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01.25.10 by  

Conservative Cocktailing? Not in Charleston.

Low-country fresh ingredients meet a crafty mixologist and his bag of tricks. Let’s just say, no one is Charlotte is drinking sweet tea if Michael Ward has anything to do with it.

FIG mixologist Michael Ward’s nod to traditional is more like a brush off — the only thing classic about his cocktails are the names. From there, it’s anything goes. He creates his own recipes, plus riffs on old-school stand-bys made from spirits infused with whatever’s growing in the low country. His philosophy on perfecting each sip: Keep the ingredients simple, fresh and in perfect balance. From his mouth to our shakers.

your drinks have been called “crafty” …

Michael Ward: Probably because the bar, at times, can look like a science lab! We also put a lot of care and commitment into each cocktail we make at FIG. Regardless of the cocktail, we strive to be creative and crafty with each drink.

what are some new or unusual mixing techniques in your bag of tricks?
I would have to say using different ingredients and tools for our cocktails. For example, on any given night, you can see one of the bartenders using a bruleé torch, fresh egg whites, nutmeg shavings, or flaming an orange peel over a drink.

what inspires you to create new concoctions?
Honestly, going to different places and trying cocktails. Whether it be New York or Charleston, inspiration can be found anywhere. I also like looking through cocktail magazines. Probably the biggest inspiration lately has been Brooks Reitz, who is a well-known mixologist from Louisville. He and I have become good friends and he brings a wealth of cocktail knowledge to the relationship.

how are you using seasonal fresh produce to create cutting-edge cocktails?
Several items we use in drinks are local and fresh. We use all kinds of seasonal berries. Locals love when we get blackberries in — they make killer mojitos. It’s a great variant on a classic drink. We take fruit, like pears, peaches, cherries, and infuse brandy for several different cocktails. We also use cucumbers, and now we’re working on a few savory cocktails that feature seasonal vegetables.

when someone asks you to riff a cocktail on the fly, what’s your creative process?
I always ask the customer what they are in the mood for — sweet or savory, fruity or not-so-fruity, etc. The base ingredients begin the cocktail and then I work on balancing the drink. To me, balance is the most important part of creating a cocktail. I see too many bartenders just throw things together without being attentive to what they’re doing when making a drink. I try to make the extra effort to make a good cocktail great.

given your geographic location, what ingredients inspire you most?
There are so many options locally with regards to ingredients. I would have to say the spring and summer are obviously wonderful times of the year in Charleston, because we have access to so many delicious fresh fruits and vegetables. We have a great relationship with local farmers and have access to everything from heirloom tomatoes, figs and blackberries to cucumbers and peaches. Just like our food, we strive to make the FIG cocktail menu seasonal and local while paying homage to the classics.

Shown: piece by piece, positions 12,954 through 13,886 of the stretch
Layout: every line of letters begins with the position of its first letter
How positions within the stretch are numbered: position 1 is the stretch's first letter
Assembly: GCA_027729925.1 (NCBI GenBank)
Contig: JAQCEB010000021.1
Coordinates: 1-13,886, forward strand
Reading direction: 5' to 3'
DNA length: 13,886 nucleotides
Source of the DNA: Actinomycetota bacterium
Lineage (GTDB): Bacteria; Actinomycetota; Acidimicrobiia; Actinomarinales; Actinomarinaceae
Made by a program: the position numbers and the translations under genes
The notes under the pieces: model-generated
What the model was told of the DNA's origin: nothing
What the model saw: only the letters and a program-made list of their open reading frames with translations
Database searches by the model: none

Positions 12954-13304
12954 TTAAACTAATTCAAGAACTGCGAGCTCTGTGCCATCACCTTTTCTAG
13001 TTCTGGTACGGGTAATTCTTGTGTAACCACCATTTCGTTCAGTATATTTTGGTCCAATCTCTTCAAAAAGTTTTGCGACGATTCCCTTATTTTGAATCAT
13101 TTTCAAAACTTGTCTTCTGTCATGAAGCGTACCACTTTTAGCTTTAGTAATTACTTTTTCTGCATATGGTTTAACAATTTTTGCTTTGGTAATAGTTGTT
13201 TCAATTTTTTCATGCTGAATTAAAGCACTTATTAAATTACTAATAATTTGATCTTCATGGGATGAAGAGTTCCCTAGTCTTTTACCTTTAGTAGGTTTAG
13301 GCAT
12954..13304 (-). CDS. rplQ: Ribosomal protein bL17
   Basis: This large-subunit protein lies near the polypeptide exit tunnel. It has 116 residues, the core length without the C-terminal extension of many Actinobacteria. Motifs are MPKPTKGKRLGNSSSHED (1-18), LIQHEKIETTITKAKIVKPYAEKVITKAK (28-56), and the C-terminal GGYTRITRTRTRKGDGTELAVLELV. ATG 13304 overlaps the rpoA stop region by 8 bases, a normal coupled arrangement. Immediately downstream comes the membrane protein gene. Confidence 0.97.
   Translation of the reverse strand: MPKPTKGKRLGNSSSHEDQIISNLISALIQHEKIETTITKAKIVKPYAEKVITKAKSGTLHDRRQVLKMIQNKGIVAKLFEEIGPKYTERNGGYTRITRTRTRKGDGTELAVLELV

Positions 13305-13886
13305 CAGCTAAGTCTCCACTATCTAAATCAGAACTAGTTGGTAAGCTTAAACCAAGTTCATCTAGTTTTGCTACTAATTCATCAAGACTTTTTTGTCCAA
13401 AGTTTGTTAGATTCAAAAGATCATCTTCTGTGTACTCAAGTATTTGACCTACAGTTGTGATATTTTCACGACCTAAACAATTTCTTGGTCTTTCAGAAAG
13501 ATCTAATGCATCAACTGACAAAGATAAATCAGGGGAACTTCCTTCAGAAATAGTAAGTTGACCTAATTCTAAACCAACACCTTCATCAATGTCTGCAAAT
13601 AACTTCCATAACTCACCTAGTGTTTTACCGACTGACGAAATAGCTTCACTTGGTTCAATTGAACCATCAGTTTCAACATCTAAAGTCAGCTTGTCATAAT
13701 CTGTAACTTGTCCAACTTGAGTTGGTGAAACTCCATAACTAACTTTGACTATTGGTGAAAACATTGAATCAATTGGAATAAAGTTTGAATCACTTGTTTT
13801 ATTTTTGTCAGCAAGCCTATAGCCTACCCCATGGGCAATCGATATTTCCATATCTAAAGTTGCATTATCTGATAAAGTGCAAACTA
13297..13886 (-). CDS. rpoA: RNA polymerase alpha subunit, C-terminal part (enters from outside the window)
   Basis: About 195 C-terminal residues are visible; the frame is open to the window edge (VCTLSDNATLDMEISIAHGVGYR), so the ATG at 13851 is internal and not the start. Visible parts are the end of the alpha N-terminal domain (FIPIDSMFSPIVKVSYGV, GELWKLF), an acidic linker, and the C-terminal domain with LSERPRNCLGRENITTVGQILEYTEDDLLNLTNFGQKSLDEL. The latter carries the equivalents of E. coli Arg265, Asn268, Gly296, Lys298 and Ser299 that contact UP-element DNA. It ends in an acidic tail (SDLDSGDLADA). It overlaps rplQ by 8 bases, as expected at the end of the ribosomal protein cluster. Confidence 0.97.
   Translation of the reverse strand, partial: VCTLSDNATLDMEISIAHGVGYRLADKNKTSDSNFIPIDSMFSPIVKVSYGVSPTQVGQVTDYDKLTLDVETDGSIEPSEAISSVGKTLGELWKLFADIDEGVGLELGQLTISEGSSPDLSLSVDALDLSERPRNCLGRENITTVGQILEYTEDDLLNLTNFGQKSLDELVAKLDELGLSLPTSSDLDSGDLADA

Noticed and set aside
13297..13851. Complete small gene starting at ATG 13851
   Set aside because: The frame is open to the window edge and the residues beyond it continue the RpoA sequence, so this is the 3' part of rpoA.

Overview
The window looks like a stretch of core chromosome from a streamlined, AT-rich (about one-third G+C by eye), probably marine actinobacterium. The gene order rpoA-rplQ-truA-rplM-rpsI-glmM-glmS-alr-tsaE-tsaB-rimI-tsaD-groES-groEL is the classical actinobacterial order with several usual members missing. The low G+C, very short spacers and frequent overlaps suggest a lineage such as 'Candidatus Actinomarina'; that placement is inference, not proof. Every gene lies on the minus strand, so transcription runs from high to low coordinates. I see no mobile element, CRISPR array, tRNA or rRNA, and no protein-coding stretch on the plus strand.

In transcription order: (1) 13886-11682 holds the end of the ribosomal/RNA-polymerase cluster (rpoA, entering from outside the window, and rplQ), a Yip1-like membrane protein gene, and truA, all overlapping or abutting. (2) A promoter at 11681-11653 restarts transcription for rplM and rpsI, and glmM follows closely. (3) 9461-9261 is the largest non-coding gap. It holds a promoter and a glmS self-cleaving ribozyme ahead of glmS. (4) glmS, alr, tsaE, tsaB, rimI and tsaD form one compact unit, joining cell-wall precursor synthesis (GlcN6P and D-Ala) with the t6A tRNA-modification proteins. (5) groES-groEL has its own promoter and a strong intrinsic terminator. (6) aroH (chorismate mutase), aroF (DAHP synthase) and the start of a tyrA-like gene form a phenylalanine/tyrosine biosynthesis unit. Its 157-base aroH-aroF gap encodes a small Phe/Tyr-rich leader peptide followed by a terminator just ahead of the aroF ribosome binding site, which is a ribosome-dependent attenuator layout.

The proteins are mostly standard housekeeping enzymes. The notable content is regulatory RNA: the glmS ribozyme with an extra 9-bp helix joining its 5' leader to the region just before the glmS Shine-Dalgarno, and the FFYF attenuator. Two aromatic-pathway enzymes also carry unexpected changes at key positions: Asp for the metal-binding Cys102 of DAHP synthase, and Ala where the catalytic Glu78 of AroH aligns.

what’s a good trick that will help home mixologists up their game and impress guests?
If you want to impress your friends with your cocktails, read everything you can about making cocktails, research drinks online, and then practice at home and remember that balance is the key to a great cocktail. If a cocktail has three ingredients, you should be able to taste all three without one overwhelming the other. Making a great cocktail is very similar to cooking a great meal — start with the basic ingredients and work on balancing the drink, and remember to taste as you go!

Off-road your Brandy Alexander with other spirits and P.S. whoever thought of ice cream and cocktails is a genius..

Off-road your Brandy Alexander with other spirits and P.S. whoever thought of ice cream and cocktails is a genius.

everyone’s using infusions and syrups — we suspect that yours are the real deal given your location and access to amazing ingredients. can you let us in a secret to mastering these and perhaps one that’s your signature.
Right now I’ve house-made infused brandy for the fall/winter season, which I use along with fresh peaches, pears and cherries to put a twist on a classic cocktail, the Brandy Alexander.

Making the infused brandy is fairly simple. I use the fresh fruit, brown sugar, and brandy and cook it down slowly until the sugar dissolves. Place a bouquet of aromatics (wintery things like vanilla beans, cinnamon sticks, cloves and star anise work well) inside a cheesecloth, then drop into a container with the brandy reduction. Leave the bouquet in for 2 to 4 weeks, and taste and stir occasionally until it’s ready to drink.

Our Brandy Alexander consists of 2 parts infused brandy, 1 part dark Creme de Cacao, 1 scoop of our house-made vanilla ice cream and grated nutmeg. Serve.